This was the second trip to Navajo Basin for Jason Friesema and I. We had been here 2 years earlier on an attempt at the three Fourteeners here. We only reached Wilson Peak on that trip and were turned back within 150 feet of the summit of Mount Wilson by an ice storm. (Read that trip report here.) This trip though, we had perfect weather and thoroughly enjoyed the trip.
We began our hike at 8:00 on a Friday evening. This trailhead is so far away I had to leave work early to get there by then.
As the daylight faded we got a glimpse of our goal for the next day. We reached Navajo Lake at about 10. There were a couple of large groups up there and the log that used to be a bridge across the stream had washed out so it was tough to find an available and accessible campsite. We prepped for the next day and set the alarm for 4:15.
The route we chose was the North Couloir up to El Diente then we'd do the traverse from there. We broke off from the Navajo Basin trail after getting above the headwalls and did an ascending traverse across these grassy ledges to the base of the North Couloir. Photo taken later in the day
The North Couloir turned out to be much more solid of a route than we'd been led to believe. The far left side is pretty solid with only a little loose rock on it. We also found decent trails crossing the couloir just below the headwall. This was a much more solid couloir than the gulley on Mount Sneffels. Photo taken later in the day
The sun started to hit the ridge just before we reached the headwall.
I saw this animal near the summit of El Diente. I believe it is an American Marten.
After getting beyond the headwall and crossing to the far side of the ridge we found the rest of the route over to El Diente extremely well marked with Cairns, getting us around the Organ Pipes easily.
Jason Friesema on El Diente's summit.
My summit shot. We had made it in about 3 hours from Navajo Lake.
We stayed for nearly an hour on the summit of El Diente enjoying the perfect weather we were having, then we headed off back down the ridge. Mount Wilson is only 3/4 of a mile away, but there are several challenges. After getting back around the Organ Pipes we neared the spot we had come up from the North Couloir, we could see the "towers" (just right of center in the photo). We chose to drop below these and regain the ridge. This cost us a good 200 feet of elevation. We also found that the Cairns became much less frequent on this part of the route.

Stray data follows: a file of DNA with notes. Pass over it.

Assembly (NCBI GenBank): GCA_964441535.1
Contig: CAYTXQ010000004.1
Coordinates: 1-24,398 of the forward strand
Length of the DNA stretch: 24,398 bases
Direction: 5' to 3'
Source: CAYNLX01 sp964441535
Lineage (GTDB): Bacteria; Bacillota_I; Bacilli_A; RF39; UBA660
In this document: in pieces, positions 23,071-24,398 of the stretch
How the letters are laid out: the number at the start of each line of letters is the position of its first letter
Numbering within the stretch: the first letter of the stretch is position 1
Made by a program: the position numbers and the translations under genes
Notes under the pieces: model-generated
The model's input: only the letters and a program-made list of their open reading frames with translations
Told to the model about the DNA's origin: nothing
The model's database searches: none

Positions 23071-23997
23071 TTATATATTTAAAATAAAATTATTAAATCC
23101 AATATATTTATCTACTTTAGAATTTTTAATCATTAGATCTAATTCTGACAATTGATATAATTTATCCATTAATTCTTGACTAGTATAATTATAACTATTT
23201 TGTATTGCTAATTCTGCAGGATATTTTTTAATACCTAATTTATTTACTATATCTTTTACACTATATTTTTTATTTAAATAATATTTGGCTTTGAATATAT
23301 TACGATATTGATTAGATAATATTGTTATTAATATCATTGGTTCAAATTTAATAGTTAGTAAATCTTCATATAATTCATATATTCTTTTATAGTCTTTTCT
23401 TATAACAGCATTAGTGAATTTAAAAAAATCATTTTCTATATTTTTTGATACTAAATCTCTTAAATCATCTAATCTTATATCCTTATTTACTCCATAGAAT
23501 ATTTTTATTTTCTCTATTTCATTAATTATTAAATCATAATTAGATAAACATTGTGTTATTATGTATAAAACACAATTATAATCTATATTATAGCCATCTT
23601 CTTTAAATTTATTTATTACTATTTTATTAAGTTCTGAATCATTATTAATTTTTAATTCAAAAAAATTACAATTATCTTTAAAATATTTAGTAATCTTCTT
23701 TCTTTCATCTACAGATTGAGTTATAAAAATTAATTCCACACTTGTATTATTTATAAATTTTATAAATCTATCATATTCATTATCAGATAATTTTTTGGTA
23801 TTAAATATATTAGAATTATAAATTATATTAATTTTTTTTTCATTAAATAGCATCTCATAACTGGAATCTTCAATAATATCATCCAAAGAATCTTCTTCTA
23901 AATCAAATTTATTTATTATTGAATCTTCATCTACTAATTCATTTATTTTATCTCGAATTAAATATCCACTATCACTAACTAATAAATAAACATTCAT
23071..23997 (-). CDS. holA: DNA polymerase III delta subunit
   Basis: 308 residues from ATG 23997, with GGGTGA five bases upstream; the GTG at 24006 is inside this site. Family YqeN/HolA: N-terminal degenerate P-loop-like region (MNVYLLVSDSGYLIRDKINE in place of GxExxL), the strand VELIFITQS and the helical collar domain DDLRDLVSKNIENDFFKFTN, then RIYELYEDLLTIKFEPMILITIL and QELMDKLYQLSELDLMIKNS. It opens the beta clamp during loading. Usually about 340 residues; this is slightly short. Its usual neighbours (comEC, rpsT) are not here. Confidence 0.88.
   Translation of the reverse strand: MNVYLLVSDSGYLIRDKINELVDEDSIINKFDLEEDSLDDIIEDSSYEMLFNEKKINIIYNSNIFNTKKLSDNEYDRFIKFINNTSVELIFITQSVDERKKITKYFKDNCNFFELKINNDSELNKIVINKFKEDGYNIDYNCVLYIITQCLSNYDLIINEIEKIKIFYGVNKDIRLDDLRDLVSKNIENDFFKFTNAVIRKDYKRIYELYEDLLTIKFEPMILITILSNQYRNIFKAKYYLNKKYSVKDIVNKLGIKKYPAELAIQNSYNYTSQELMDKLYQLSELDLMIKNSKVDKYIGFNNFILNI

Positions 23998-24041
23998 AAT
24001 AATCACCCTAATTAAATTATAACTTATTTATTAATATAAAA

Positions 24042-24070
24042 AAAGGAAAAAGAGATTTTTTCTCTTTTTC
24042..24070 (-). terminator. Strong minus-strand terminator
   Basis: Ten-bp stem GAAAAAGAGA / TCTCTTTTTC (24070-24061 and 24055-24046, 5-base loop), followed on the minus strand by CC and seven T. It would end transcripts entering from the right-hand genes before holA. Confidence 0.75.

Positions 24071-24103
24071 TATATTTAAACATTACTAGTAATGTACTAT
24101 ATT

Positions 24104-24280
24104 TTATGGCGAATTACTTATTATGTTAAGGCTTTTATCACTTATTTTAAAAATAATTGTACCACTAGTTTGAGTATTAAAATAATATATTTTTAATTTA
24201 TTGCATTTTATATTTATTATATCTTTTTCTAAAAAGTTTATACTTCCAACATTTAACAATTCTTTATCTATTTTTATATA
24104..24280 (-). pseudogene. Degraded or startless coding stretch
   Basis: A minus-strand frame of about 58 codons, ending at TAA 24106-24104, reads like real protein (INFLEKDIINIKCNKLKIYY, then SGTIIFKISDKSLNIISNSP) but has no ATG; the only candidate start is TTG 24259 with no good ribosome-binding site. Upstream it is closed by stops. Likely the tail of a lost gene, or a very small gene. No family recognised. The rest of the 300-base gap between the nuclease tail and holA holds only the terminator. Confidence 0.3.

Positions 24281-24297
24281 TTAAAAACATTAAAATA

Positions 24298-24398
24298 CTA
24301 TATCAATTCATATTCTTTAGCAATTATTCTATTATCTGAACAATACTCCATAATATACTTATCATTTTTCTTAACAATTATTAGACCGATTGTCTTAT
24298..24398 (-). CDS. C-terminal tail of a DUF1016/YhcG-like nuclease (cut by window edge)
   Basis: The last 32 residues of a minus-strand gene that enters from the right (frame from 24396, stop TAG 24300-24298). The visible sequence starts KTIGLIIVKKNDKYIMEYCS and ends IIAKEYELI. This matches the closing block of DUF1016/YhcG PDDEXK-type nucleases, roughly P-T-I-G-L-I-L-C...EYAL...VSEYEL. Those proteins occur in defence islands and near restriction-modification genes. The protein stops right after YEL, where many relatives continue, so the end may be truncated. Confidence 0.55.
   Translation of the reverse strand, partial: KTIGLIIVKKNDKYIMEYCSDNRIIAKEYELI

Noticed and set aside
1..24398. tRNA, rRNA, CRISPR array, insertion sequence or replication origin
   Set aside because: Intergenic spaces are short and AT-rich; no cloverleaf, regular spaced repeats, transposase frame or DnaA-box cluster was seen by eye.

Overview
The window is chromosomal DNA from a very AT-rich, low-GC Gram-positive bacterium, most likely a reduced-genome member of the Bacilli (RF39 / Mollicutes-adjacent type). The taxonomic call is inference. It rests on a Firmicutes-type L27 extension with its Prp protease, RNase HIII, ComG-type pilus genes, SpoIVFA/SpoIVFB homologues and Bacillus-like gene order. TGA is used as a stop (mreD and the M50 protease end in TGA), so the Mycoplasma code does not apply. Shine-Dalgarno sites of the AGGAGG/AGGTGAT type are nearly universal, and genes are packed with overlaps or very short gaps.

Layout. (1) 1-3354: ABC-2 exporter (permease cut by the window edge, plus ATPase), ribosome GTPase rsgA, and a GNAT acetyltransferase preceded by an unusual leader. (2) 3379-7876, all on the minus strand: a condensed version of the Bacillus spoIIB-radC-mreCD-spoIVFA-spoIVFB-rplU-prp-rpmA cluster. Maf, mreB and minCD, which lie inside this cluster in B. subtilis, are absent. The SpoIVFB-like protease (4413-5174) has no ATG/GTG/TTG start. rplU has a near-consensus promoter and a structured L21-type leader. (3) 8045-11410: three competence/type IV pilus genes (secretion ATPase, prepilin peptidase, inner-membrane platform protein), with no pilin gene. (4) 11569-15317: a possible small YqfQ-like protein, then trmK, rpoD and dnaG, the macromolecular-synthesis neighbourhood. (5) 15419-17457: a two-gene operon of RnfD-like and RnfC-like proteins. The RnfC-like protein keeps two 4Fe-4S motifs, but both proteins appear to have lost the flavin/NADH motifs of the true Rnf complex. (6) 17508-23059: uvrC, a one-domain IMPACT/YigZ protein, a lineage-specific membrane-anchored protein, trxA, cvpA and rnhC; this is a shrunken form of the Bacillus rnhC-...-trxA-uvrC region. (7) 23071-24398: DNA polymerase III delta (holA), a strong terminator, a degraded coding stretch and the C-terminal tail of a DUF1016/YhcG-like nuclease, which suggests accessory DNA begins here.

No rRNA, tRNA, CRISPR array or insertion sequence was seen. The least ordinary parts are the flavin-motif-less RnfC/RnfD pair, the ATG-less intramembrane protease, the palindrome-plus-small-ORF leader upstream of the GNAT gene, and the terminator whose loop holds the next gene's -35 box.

After regaining the ridge on the East side of the "towers" we followed the ridge for a while. At times it's a narrow catwalk with big exposure, but fairly easy along this stretch.
Soon Mount Wilson and the last major obstacle comes into view. The Coxcomb is on the left in the photo and Mount Wilson in the Center.
When you reach the saddle below the Coxcomb you can choose to drop below the Coxcomb to the right and loose hundreds of feet of elevation or to climb it.
We chose to climb it. Rumor has it there is a class 3 way to ascend the Coxcomb, we didn't find it. We did a lot of 4th class climbing, and a little low 5th class.
Once on the top of the Coxcomb we stayed on the ridge the rest of the way. This is very airy in places. A couple short sections are knife edges, but with some loose wobbly rocks.
After getting beyond the Coxcomb the last couple hundred feet to the "Notch" is pretty easy. You can see climbers in the photo above ascending the last class 4 section from the Notch to the summit.
We chose to stick with the ridge proper to reach the summit rather than taking the East face. It's airy, but solid hand holds and foot holds abound.
Jason and I on the summit. It had taken us a little over 2 hours to complete the traverse.